Many employees pay for business related expenses that their employer does NOT reimburse. These are called Unreimbursed Business Expenses and they are taken as a deduction on Schedule A, Itemized Deductions, using Form 2106.
Here is a general list of Unreimbursed Business Expenses
Business bad debt of an employee.
Business liability insurance premiums.
Damages paid to a former employer for breach of an employment contract.
Depreciation on a computer your employer requires you to use in your work.
Dues to a chamber of commerce if membership helps you do your job.
Dues to professional societies.
Home office or part of your home used regularly and exclusively in your work.
Job search expenses in your present occupation.
Laboratory breakage fees.
Legal fees related to your job.
Licenses and regulatory fees.
Malpractice insurance premiums.
Medical examinations required by an employer.
Passport for a business trip.
Repayment of an income aid payment received under an employer’s plan.
Research expenses of a college professor.
Rural mail carriers’ vehicle expenses.
Subscriptions to professional journals and trade magazines related to your work.
Tools and supplies used in your work.
Travel, transportation, meals, entertainment, gifts, and local lodging related to your work.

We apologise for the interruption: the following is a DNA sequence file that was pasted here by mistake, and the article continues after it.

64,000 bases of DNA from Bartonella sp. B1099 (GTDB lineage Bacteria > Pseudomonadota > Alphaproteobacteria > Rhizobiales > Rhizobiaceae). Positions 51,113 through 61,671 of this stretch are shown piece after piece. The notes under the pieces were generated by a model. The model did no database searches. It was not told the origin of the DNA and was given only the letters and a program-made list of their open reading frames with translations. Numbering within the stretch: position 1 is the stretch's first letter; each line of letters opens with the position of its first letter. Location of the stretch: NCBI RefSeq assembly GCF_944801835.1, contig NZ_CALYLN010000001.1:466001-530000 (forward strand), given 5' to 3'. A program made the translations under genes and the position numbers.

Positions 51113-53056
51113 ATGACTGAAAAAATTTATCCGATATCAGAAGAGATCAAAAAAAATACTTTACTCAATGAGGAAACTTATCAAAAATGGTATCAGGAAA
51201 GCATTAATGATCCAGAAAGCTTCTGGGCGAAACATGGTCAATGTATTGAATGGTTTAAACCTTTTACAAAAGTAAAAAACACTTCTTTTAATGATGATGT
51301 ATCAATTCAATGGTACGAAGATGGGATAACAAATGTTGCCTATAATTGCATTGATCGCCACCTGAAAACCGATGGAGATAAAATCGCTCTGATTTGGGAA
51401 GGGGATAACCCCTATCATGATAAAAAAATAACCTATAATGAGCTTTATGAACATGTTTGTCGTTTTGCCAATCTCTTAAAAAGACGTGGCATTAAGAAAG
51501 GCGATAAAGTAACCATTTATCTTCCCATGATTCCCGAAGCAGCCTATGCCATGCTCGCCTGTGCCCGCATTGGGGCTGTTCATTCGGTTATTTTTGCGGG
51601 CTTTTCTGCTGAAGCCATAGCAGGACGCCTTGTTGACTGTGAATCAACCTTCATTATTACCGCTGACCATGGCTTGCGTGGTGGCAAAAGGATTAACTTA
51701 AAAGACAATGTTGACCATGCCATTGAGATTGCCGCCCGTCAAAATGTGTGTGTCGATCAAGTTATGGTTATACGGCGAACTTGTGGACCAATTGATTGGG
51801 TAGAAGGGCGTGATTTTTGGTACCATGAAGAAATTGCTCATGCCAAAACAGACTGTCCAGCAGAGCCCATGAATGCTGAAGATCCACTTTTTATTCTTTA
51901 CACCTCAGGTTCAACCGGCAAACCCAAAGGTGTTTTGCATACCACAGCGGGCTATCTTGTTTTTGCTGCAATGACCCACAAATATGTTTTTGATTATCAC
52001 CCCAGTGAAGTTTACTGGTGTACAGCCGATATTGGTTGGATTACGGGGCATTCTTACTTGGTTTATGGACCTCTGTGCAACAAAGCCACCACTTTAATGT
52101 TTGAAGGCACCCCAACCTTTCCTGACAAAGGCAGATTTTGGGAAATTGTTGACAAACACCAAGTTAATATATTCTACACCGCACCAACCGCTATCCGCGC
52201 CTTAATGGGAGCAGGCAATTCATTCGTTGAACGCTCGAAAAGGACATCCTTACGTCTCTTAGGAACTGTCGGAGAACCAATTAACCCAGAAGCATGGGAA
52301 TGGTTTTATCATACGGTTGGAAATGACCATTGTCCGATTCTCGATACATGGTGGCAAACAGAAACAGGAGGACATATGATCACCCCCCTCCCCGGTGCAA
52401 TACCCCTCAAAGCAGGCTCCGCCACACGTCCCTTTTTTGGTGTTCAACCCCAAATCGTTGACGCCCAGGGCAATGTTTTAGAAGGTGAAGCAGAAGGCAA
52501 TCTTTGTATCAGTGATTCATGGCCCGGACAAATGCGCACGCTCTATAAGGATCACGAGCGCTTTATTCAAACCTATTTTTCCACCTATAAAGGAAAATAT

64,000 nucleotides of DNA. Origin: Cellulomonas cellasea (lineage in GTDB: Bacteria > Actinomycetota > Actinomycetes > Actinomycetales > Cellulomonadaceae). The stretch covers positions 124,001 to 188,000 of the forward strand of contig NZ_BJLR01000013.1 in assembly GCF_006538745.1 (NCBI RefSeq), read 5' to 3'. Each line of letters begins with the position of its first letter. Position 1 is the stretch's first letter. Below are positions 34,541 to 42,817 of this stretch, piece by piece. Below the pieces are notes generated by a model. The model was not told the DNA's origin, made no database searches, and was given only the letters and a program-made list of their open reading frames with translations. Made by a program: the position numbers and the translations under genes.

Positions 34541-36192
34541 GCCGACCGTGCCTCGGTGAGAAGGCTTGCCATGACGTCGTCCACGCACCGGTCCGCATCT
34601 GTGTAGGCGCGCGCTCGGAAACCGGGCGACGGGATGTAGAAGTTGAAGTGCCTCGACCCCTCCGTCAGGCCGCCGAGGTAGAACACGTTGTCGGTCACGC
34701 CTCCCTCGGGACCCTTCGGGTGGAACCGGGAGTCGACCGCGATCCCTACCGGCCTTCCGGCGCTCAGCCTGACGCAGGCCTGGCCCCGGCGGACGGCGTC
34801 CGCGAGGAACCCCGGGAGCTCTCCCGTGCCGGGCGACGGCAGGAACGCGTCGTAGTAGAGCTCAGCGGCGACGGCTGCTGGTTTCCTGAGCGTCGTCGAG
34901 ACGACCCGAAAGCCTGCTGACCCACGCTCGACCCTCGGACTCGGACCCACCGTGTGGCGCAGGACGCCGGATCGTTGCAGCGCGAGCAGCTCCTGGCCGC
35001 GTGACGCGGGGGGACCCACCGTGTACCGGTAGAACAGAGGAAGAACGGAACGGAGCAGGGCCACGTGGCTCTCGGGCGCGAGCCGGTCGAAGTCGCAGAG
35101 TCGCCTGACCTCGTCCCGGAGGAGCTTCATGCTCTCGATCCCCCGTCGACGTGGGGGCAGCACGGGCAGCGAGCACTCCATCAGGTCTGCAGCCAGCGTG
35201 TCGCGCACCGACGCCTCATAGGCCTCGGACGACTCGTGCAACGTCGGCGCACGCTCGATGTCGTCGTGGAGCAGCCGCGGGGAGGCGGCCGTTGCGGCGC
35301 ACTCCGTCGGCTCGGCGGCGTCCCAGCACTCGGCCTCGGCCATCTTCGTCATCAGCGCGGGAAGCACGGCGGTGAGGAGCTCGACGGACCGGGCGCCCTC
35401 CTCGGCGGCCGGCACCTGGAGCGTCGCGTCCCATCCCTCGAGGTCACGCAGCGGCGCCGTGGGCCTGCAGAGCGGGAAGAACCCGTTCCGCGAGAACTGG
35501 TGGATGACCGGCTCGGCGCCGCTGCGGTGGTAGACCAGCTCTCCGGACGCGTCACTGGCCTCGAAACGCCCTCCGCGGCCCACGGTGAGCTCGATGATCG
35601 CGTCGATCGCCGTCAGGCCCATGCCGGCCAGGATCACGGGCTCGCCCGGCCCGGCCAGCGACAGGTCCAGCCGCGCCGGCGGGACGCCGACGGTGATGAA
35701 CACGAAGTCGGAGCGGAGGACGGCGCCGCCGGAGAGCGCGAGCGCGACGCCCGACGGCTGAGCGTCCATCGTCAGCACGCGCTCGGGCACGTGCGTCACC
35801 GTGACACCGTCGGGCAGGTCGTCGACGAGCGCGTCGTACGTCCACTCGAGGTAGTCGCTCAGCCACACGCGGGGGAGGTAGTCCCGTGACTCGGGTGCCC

Union dues and expenses.
Work clothes and uniforms if required and not suitable for everyday use.
For example, many employees use their car for business purposes, but they are not reimbursed by their employer. Many employees also maintain home offices, and have many other varied expenses: Postage, office, supplies, internet, cell phone, etc.
The Trump Tax Plan, starting in 2018, will ELIMINATE these deductions for employees, thus dramatically increasing taxable income for them.
How does this work? Simple. Let’s say you are a salesperson earning a salary of $100,000. This salesperson must pay for their own expenses such as automobile. In our example this salesperson travels 20,000 per year for business. Under the current law, that mileage could bring approximately $11,000 in tax deductions, thus reducing taxable income to $89,000.
Now, that deduction is eliminated and so that salesperson now pays tax on the full $100,000. This is a tremendous tax increase! At an effective tax rate of 30%, that means a tax increase of $3,300!
If this salesperson’s gross salary does NOT increase, they will be taking a huge cut in pay in the form of higher taxes.
That is why, if you have formerly had Unreimbursed Business Expenses, you need to demand a raise in your salary enough to make you whole from an after-tax perspective. These calculations can be difficult, but that is why we are here.
If you fear this situation applies to you, please reach out to me so I can help you calculate how this will impact your specific tax situation, and to develop a strategy to approach your employer to ask for that raise.
If your request for a raise falls on deaf ears, it may be time for you to form your own company and become a subcontractor.
That way you can take all of your business related expenses against your gross income. Of course we can guide you through the entire company formation and registration process.
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Chris Whalen, CPA
79 Oak Hill Road
Red Bank, NJ 07701
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